How Our Pets Help Us Relieve Stress
Sunya Chay, Staff Writer
With finals fast approaching, stress levels for many students are going up, and it can be hard to find ways to relieve stress. However, others turn to their furry friends.
There have been many studies about how pets can help reduce stress. According to the American Pet Products Association (APPA), about 67 percent of families own a pet, making them one of the most common parts of a home.
For students like Haley Turner, a first-year business major, her pet helps her feel less stressed. Turner’s Boston Terrier Doxen mix named Loki is silly and playful. Loki also helps Turner relieve her stress by sitting right next to her and cuddling.
“I do think that Loki is a good way to help me relax. There’s so much unconditional love and happiness from him,” Turner stated.
There have been many studies done about how our pets help reduce our stress levels. There is a stress hormone in our bodies called cortisol that decreases as we pet animals. According to an article from Science Daily, “Just 10 minutes can have a significant impact,” said Patricia Pendry, an associate professor in Washington State University’s Department of Human Development. “Students in our study that interacted with cats and dogs had a significant reduction in cortisol, a major stress hormone.”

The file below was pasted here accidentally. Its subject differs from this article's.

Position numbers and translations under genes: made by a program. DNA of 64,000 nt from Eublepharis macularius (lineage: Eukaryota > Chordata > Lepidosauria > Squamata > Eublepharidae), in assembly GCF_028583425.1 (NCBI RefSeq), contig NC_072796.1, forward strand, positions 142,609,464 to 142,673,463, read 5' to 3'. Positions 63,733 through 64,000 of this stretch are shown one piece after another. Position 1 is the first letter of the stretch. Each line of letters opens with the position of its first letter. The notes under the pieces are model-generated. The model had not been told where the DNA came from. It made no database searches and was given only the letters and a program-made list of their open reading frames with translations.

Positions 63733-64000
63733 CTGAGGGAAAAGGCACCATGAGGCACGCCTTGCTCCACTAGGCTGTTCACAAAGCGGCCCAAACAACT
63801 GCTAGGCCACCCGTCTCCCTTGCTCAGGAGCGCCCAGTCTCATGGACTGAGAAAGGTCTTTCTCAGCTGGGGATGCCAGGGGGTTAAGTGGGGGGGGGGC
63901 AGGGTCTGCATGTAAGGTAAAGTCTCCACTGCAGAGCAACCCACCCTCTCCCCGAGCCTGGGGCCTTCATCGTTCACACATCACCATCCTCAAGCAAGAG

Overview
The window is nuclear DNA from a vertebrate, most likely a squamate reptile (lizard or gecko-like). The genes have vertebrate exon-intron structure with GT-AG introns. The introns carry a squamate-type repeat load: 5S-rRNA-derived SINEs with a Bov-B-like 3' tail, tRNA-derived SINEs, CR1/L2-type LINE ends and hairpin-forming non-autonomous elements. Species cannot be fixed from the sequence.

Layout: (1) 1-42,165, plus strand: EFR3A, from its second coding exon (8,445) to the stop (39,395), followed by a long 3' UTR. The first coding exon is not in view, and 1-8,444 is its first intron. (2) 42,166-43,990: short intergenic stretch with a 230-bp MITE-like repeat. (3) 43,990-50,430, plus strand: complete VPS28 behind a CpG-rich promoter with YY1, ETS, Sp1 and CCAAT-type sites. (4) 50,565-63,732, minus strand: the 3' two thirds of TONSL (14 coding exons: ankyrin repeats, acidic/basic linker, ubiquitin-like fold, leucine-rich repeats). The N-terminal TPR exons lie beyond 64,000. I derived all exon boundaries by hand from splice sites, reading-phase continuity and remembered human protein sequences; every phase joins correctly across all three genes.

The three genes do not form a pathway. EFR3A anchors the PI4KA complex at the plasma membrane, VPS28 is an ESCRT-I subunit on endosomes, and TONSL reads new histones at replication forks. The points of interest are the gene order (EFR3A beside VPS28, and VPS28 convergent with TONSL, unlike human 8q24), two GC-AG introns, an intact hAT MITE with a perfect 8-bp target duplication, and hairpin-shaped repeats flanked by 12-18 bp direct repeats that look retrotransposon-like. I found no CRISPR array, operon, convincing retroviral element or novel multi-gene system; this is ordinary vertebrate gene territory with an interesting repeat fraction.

According to an article by HelpGuide, “Pet owners are less likely to suffer from depression than those without pets.” Pets can help lower depression for their owners as they provide companionship.
Doing activities with our pets can help relieve stress, as well. This could be going on a walk or being outside in general and getting fresh air because you are able to be in another environment where your brain does not have to be working.
Staff at Saint Martin’s University have hosted past events that included animals. Reine Albite, a second year student, attended one such event last year. “It was super fun. It was at the TUB, there were so many different breeds of dogs. I remember going around and meeting different professors and their pets,” said Albite.
There are many factors to stress, but taking the time to interact with a pet may help reduce it. As final exams quickly approach, interacting with a pet may help keep stress at bay.